Artificial Intelligence in Healthcare and Life Sciences Needs to be More Human-Centric
Healthcare and technology experts are collaborating to experiment with artificial intelligence (AI) and machine learning. Machines and the algorithms can churn colossal amounts of data, much faster and more accurately than medical professionals, to discover patterns to improve disease diagnosis and public health.
Having worked as a technologist in Healthcare and Life Sciences domain for almost eight years, I often wonder what AI, the two vowels representing so much intriguing potential when used in conjunction, can do in this field which seeks more intelligent solutions, but is groped with fear and anxiety at the same time. Also, I personally prefer using the term Machine Intelligence or Adaptive Intelligence, as opposed to Artificial Intelligence for reason so obvious that the word speaks for itself.
So what is Artificial intelligence (AI) or machine intelligence? It is the intelligence displayed by machines, especially computers systems (robots, mobile phones, etc). The processes done by AI systems include learning (the collection of information and rules for using it), reasoning, and self-correction. Particular applications of AI include expert systems, speech recognition, and machine vision, just to name a few.
AI was coined by John McCarthy, an American computer scientist, in 1956 at The Dartmouth Conference. Today, it encompasses everything from robotic process automation to actual robotics. It has gained prominence, due to the increase in speed, size, and variety of data that businesses are now collecting. AI can perform tasks such as identifying patterns in the data more efficiently than humans, empowering enterprises to gain more insight and extract maximum benefit from their data.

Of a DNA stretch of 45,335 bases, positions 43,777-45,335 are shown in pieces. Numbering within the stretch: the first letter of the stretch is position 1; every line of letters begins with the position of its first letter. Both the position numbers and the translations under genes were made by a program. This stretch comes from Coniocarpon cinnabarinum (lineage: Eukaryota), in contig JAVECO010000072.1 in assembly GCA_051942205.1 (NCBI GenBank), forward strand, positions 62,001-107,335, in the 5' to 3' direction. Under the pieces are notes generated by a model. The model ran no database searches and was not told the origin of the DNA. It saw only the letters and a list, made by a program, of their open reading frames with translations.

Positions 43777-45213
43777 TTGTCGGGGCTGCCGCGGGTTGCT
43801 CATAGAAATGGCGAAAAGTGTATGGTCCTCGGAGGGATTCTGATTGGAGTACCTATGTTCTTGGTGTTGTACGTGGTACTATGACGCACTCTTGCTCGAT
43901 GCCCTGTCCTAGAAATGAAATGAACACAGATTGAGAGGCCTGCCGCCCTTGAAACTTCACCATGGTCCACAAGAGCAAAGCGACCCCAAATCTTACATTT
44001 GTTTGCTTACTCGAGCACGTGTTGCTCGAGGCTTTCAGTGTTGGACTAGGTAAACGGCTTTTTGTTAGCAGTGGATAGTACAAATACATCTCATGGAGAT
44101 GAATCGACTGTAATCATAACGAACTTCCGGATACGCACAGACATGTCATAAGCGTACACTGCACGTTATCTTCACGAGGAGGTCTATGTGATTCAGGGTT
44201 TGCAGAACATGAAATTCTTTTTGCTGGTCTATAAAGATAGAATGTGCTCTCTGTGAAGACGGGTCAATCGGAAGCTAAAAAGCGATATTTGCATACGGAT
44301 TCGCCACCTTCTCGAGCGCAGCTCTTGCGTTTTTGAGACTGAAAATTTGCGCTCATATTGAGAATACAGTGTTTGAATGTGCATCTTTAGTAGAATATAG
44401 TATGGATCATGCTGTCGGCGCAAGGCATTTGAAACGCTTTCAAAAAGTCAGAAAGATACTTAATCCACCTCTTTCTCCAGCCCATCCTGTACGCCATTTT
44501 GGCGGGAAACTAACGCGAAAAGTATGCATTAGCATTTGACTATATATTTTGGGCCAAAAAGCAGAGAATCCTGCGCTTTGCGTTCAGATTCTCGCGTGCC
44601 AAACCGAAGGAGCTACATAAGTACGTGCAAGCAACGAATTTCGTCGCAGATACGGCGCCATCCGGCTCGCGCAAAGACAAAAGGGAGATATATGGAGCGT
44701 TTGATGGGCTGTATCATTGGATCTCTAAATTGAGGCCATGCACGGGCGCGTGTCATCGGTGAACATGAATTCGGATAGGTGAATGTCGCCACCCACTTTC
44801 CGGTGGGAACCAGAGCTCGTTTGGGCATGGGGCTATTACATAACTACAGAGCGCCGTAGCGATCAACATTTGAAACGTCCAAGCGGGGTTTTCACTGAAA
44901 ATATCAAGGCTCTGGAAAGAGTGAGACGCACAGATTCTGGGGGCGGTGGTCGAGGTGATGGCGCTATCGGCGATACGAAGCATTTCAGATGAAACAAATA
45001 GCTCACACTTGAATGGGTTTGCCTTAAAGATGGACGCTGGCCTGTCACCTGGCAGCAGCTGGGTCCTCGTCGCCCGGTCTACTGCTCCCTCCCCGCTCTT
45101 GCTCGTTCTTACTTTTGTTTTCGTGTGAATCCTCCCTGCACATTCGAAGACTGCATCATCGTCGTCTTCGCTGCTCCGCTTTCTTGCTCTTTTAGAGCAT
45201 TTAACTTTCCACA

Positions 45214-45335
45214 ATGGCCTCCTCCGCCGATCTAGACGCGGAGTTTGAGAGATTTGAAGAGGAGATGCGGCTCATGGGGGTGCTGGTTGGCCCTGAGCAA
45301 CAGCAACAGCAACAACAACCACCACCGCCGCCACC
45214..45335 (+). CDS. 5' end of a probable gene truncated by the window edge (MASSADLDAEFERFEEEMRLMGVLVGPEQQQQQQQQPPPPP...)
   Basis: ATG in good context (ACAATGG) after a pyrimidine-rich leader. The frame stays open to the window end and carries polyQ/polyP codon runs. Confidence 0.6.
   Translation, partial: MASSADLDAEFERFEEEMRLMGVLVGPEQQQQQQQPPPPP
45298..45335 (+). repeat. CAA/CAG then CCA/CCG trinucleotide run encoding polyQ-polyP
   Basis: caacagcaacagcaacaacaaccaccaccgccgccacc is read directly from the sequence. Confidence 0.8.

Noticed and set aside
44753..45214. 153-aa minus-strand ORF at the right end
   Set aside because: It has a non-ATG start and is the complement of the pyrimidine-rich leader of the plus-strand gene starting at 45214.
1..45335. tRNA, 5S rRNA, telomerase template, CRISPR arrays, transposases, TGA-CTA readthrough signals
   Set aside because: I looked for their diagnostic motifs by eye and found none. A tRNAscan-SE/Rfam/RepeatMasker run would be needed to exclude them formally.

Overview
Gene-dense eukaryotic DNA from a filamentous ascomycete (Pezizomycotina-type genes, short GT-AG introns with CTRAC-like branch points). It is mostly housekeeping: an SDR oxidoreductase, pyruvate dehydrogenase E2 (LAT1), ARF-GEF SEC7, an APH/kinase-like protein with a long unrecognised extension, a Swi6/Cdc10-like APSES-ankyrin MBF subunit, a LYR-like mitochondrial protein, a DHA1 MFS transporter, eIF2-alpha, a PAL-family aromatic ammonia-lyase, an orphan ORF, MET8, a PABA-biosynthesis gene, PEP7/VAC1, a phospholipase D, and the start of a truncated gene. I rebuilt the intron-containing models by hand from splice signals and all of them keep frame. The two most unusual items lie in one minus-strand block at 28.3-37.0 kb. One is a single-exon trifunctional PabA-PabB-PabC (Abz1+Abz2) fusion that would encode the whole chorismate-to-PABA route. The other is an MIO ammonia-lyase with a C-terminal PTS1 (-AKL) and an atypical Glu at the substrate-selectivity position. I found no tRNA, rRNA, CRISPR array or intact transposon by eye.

Though artificial intelligence (AI) has been around since 1956, it has made valuable few contributions to healthcare practice. Only recently has the hype of machine-based learning begun to influence the reality.
Conundrum surrounding AI – its applications in healthcare and even its definition – remains widespread in popular media. Today, AI is an abbreviation for any task a computer can perform just as well as, if not better than, humans. But there are different forms of machine intelligence to consider when thinking about its role in healthcare and life science.
Several software applications and computer-generated solutions are flooding the healthcare domain, which do not confide in independent computer intelligence. Rather, they rely on human-created algorithms for analyzing data and recommending treatments.
By contrast, machine learning relies on neural networks - a computer system modeled on the human brain. Such applications involve multilevel probabilistic analysis, empowering computer systems to simulate and even expand on the way the human mind processes data. Consequently, even the programmers cannot be sure of the methodology their computer programs will use to derive solutions.